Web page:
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Gathering to Gather – Weekly Photo Challenge

“Love: a string of coincidences that gather significance and become miracles.”

Chimamanda Ngozi Adichie

This week Krista has asked us to illustrate the concept of “gathering” – in honor of the families and friends who will gather to celebrate the holidays in the coming days. Rather than focus on the many blessings of the season, the challenge brought to my mind an experience from our recent visit to China.

BACK TO BACK
BACK TO BACK

“By plucking her petals you do not gather the beauty of the flower.”

Rabindranath Tagore

In several places we saw workers gathering to gather crops like rice and barley. In a country like China, where one of the primary resources is manpower, there is very little automation used in the fields. Rather the back-breaking labor is done by men and women alike. Children deliver water to the laborers who toil under the hot sun.

PEASANT GARB
PEASANT GARB

“He who would have nothing to do with thorns must never attempt to gather flowers.”  

Henry David Thoreau

As I watched, I was reminded of a gentle dance performed by the workers’ coordinated  efforts and synchronized movements. Almost always there were iconic straw hats or colorful tribal costumes to further enhance the scene.

THRASHING
THRASHING

“Happiness doesn’t lie in the objects we gather around us. To find it, all we need to do is open our eyes.”  

Antoine de Saint-Exupery

One of my favorite things about travel is its ability to show us the lives of people around the world. Here in the US, for the most part crops are harvested using sophisticated machinery with minimal human intervention. Living in the south though, I’ve often thought of what it must have been like in colonial times. Crops like cotton and indigo were harvested in the intense heat of the lowcountry summers, when mosquitoes and no-see-ums were plentiful and bathing was a rare and infrequent luxury. Perhaps these scenes in China reflect some of what life must have been back then.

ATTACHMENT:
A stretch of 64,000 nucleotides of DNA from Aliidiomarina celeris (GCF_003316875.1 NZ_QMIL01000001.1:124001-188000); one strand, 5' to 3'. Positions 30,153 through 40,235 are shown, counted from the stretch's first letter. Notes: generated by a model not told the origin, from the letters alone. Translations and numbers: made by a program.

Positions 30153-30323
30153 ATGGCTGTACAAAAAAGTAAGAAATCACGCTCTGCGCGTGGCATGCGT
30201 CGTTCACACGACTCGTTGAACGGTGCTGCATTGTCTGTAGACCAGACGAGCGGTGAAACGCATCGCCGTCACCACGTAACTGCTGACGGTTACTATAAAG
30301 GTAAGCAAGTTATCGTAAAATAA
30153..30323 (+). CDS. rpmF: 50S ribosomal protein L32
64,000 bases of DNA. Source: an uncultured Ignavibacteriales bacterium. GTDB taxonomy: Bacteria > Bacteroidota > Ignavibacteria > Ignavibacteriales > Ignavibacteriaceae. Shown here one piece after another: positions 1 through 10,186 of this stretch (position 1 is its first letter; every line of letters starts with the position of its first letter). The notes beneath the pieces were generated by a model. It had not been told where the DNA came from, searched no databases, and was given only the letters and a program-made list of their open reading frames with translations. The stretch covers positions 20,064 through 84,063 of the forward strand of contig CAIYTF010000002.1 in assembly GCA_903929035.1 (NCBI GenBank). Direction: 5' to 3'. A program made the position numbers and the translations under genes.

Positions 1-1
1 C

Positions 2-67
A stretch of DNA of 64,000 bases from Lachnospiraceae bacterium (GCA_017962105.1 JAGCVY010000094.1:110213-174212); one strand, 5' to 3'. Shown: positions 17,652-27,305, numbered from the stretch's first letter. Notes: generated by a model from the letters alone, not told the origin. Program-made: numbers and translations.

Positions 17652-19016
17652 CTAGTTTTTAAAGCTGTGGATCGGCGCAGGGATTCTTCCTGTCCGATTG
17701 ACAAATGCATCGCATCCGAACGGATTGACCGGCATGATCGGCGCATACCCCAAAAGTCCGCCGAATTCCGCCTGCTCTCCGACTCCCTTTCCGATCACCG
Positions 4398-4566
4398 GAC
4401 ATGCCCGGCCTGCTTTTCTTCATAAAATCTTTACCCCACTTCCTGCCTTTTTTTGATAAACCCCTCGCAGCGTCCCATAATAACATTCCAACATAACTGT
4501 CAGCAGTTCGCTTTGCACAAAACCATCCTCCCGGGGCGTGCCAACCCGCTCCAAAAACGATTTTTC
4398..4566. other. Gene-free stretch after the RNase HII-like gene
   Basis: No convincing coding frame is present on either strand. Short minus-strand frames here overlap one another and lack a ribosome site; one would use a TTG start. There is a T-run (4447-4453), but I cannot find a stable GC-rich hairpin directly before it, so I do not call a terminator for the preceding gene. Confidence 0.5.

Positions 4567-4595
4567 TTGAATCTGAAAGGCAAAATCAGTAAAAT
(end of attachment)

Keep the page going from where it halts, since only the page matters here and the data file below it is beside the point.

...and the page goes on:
A TISKET A TASKET
A TISKET A TASKET

“In wisdom gathered over time I have found that every experience is a form of exploration.”

Ansel Adams

Fingers torn, back aching, skin burned by the sun….what must a day in the fields have meant to those who labored for so little return? When the long day was over, did they share the fruits of their labor with family and friends, or more likely, did they fall into an exhausted sleep knowing tomorrow would be much the same as today?

WOMAN'S WORK IS NEVER DONE
WOMAN’S WORK IS NEVER DONE

“The real man smiles in trouble, gathers strength from distress, and grows brave by reflection.”  

Thomas Paine

How fortunate are we to live in an era and in a place where food is plentiful and the work to provide it is done by others? As we enjoy our holiday meals, do we think about where they came from and whose labor went into providing them?

HAT'S OFF
HAT’S OFF

“Gather the stars if you wish it so.”

Carl Sandburg

It is a mere accident of birth that we live as we do while others struggle through an entirely different existence. Let us make this holiday season one of giving – not only to our families and friends but also to strangers in need. Let us be generous, sharing the gifts we’ve been given. Give a dollar to help feed the hungry. Give an hour of your time to a child who needs help learning to read – or to a hard working immigrant trying to learn English. If nothing else, give the gift of a smile to a stranger. Who knows, it just might be exactly what he or she needs right at that moment.